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the Complete Review
the complete review - fiction

Brief Lives of Idiots

Ermanno Cavazzoni

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To purchase Brief Lives of Idiots

Title: Brief Lives of Idiots
Author: Ermanno Cavazzoni
Genre: Stories
Written: 1994 (Eng. 2020)
Length: 171 pages
Original in: Italian
Availability: Brief Lives of Idiots - US
Brief Lives of Idiots - UK
Brief Lives of Idiots - Canada
Les idiots - France
Idioten ! - Deutschland
Vite brevi di idioti - Italia
directly from: Wakefield Press
  • Italina title: Vite brevi di idioti
  • Translated and with an Introduction by Jamie Richards

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Our Assessment:

B : nice little collection of examples of a variety of foolishness and more

See our review for fuller assessment.

Review Summaries
Source Rating Date Reviewer
L'Express . 2/6/2010 Baptiste Liger
Der Spiegel . 1/10/1994 Margit Knapp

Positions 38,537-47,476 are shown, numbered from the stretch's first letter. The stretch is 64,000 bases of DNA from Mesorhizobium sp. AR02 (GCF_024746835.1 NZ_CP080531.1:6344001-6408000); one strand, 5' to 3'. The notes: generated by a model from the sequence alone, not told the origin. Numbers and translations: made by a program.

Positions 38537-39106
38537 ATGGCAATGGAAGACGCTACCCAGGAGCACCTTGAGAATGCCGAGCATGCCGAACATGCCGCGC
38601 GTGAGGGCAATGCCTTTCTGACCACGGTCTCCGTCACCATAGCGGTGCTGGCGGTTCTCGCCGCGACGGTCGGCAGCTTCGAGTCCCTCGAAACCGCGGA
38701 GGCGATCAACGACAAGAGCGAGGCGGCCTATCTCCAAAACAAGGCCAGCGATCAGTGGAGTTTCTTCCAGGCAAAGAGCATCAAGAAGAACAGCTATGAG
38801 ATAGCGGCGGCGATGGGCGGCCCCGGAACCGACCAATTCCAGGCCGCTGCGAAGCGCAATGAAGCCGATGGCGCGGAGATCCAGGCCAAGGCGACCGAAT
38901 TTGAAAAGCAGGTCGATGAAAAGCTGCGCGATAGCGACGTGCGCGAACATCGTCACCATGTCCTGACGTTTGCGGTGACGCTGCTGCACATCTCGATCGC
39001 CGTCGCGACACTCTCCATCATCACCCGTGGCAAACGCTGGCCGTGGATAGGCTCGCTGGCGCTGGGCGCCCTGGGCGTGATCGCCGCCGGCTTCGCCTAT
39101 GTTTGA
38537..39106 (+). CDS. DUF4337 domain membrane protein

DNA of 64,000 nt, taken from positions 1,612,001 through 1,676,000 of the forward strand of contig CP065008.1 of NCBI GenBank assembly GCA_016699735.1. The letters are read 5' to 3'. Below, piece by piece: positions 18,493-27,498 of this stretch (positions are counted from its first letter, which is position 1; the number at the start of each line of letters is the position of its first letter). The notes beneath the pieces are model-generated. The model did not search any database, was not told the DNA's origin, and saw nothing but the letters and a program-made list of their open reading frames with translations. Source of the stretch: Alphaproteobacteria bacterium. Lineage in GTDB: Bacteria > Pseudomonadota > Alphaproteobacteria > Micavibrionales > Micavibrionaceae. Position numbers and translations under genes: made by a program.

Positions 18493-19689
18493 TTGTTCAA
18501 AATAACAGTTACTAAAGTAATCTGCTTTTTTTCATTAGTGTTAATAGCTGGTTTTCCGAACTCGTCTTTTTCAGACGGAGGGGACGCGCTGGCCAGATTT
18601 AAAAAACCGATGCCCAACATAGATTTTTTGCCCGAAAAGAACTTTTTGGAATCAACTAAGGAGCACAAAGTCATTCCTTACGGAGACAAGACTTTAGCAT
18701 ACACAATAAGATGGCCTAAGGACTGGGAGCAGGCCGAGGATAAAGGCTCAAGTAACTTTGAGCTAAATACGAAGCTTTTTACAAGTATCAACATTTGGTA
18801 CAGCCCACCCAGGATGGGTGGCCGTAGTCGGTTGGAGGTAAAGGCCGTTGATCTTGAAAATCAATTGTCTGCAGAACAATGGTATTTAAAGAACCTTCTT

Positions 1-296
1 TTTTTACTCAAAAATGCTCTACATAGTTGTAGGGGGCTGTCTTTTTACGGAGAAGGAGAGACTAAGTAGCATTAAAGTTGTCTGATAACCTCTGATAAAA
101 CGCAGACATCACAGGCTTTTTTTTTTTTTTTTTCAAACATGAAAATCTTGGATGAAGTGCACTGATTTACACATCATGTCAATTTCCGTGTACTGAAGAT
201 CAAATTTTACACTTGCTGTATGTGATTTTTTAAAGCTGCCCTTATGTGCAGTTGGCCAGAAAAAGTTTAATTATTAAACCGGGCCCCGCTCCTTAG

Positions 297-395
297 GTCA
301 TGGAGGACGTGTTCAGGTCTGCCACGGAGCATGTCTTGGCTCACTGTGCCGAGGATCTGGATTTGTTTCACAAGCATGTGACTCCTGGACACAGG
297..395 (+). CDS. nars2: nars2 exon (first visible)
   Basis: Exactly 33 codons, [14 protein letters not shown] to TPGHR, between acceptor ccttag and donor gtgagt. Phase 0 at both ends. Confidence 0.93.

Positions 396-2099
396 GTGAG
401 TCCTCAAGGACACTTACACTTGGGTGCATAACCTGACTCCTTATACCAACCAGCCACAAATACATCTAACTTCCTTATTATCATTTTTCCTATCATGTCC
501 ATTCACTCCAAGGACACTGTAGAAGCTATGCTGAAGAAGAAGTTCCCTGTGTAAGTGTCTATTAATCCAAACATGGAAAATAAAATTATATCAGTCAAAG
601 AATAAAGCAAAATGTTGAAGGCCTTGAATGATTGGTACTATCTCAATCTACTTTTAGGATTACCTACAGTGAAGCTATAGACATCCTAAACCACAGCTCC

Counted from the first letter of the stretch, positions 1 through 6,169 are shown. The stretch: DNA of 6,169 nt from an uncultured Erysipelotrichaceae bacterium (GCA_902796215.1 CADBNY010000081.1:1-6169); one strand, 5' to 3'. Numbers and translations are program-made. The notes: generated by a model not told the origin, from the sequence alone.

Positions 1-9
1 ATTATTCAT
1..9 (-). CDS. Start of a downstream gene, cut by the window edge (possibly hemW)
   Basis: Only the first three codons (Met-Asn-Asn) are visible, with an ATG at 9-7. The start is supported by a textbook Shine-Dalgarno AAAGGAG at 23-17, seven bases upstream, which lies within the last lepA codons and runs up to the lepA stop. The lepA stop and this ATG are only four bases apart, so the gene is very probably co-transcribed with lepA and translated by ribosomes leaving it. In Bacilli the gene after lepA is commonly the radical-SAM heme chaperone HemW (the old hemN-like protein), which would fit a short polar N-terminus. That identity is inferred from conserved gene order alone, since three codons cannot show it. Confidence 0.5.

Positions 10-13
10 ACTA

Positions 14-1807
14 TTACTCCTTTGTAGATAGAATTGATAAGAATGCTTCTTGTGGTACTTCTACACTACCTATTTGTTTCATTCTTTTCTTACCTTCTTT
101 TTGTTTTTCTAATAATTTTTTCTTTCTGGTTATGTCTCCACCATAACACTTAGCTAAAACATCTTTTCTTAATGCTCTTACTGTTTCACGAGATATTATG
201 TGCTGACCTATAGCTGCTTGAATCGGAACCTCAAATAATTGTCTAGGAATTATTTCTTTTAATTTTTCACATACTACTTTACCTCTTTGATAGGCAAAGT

Wall St. Journal . 18/12/2020 Sam Sacks

  From the Reviews:
  • "Ajoutez à ces cas cliniques quelques suicides plus absurdes les uns que les autres et vous obtiendrez l'un des livres les plus drôles de l'année. Avec un humour aux accents surréalistes, Cavazzoni raconte les destins tragi-comiques de ces hurluberlus. Mais, au fur et à mesure, ce sont nos petites obsessions ou grandes maniaqueries que nous voyons en miroir. Car les idiots, ce ne sont pas forcément les autres." - Baptiste Liger, L'Express

  • "Kurze Lebensläufe der Idioten dagegen: Hier treibt Cavazzoni das Martyrium auf die Spitze und findet zu seiner bislang radikalsten Form. Entschlackt von übertriebener Bildungshuberei, entrümpelt von den ausufernden Bildern und Zwangsvorstellungen des Hieronymus. Pointierter, klarer und auch aggressiver ist dieser Text geraten. Mit gnadenloser Gelassenheit berichtet der Autor von den gescheiterten Versuchen, das Leben erfolgreich zu leben, von den Fehltritten und Traumata eines bunten Völkchens sympathischer Italiener." - Margit Knapp, Der Spiegel

  • "(T)hese sketches are modeled after the hagiographic lives of the saints, except that the willfulness and pertinacity that led to glorious martyrdom are here the traits of simple pig-headed stupidity. (...) Don't ask me why, but the image of young Renato compulsively hitting himself with rocks seems a fitting conclusion to 2020." - Sam Sacks, Wall Street Journal